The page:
Stimulus: Terrible Things
On Terrible Things (the album), Terrible Things (the band) spend most of their time skillfully summing up the current state of wistful, angsty rock instead of advancing it. This is most obvious in “Terrible Things” (the song), in which the band turns “terrible things” (the lyric) into a repetitive mantra that drowns out the bright pop-punk at its side (which brings the question: how terrible could the things you’re doing be if you’re singing such an upbeat and cheerful song about them?).
Tired rock conventions do slip into the album from time to time, especially lyrically. The most glaring evidence of this is in the aptly-titled “Revolution,” which serves as both the album’s most aggressive and least powerful track. “This is not a revolution,” the song postures amidst the power chords, “till we say it is.” Right.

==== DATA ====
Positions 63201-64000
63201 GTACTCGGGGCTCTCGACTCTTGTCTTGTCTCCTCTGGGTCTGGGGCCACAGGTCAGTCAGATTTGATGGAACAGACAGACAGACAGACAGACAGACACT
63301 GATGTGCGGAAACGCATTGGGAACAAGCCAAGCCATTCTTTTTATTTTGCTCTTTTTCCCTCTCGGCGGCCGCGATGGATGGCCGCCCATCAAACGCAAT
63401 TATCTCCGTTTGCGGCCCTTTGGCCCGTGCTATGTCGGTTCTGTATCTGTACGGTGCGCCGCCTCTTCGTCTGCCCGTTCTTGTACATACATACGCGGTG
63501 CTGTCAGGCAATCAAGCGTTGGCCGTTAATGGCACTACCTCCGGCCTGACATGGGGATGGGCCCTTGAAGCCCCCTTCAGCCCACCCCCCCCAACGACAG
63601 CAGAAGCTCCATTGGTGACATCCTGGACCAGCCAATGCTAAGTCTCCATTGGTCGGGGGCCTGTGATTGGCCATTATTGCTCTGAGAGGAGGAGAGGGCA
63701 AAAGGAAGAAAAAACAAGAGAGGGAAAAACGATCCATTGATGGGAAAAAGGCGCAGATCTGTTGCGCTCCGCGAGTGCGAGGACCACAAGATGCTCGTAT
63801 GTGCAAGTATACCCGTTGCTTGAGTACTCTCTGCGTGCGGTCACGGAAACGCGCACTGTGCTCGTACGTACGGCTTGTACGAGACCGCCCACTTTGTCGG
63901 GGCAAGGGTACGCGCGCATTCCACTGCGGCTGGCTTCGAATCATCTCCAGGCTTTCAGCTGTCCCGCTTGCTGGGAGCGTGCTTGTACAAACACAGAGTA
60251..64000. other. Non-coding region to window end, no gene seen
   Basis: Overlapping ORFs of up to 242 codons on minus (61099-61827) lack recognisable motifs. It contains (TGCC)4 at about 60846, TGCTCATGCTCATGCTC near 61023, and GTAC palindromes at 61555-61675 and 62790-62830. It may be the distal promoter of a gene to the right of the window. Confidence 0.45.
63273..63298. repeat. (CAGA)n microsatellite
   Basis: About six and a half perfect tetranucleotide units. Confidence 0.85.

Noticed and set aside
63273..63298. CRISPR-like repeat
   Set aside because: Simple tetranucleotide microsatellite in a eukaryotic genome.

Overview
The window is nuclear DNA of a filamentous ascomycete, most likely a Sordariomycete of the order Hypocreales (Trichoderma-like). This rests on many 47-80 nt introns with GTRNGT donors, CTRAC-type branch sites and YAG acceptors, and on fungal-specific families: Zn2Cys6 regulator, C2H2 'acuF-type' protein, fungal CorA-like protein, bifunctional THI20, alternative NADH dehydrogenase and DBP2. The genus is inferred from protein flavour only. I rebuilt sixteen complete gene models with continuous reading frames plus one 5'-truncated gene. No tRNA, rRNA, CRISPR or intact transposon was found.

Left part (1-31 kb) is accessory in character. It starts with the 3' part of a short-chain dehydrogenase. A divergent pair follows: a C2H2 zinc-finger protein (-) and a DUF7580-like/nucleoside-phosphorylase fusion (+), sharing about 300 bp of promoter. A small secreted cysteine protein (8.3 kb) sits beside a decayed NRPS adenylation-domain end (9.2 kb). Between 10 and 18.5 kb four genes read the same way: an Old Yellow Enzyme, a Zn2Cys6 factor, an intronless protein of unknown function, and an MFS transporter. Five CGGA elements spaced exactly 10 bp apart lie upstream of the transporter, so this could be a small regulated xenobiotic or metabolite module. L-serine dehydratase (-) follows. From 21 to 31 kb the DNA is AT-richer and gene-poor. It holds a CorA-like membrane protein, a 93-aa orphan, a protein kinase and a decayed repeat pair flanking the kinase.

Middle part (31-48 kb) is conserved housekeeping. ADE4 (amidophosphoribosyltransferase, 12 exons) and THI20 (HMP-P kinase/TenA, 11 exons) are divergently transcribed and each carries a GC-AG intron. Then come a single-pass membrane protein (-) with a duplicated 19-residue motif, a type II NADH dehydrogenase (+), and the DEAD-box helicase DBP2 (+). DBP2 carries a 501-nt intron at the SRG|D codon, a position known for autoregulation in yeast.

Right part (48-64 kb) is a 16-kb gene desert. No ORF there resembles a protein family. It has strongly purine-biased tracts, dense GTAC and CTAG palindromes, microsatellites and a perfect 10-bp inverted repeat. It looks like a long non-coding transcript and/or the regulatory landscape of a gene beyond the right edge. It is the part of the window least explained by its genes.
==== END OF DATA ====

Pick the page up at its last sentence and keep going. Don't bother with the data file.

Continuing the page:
Yet there are bright points to the album which merit listening. The album’s zenith comes in the tinfoil jangleswagger of “Conspiracy,” a bit of vaudeville in which lyrics, music, and mood match up in the album’s best synthesis. Another example of fine landscape is found in the album’s eerie closer, “The Arsonist’s Wife,” though the typical rock rage in the choruses distract from the building (and enduring) tension. And no matter how typical the renditions may be here, most of Terrible Things offers prime examples of the styles. Think of this as modern rock’s yearbook, or perhaps its time capsule.
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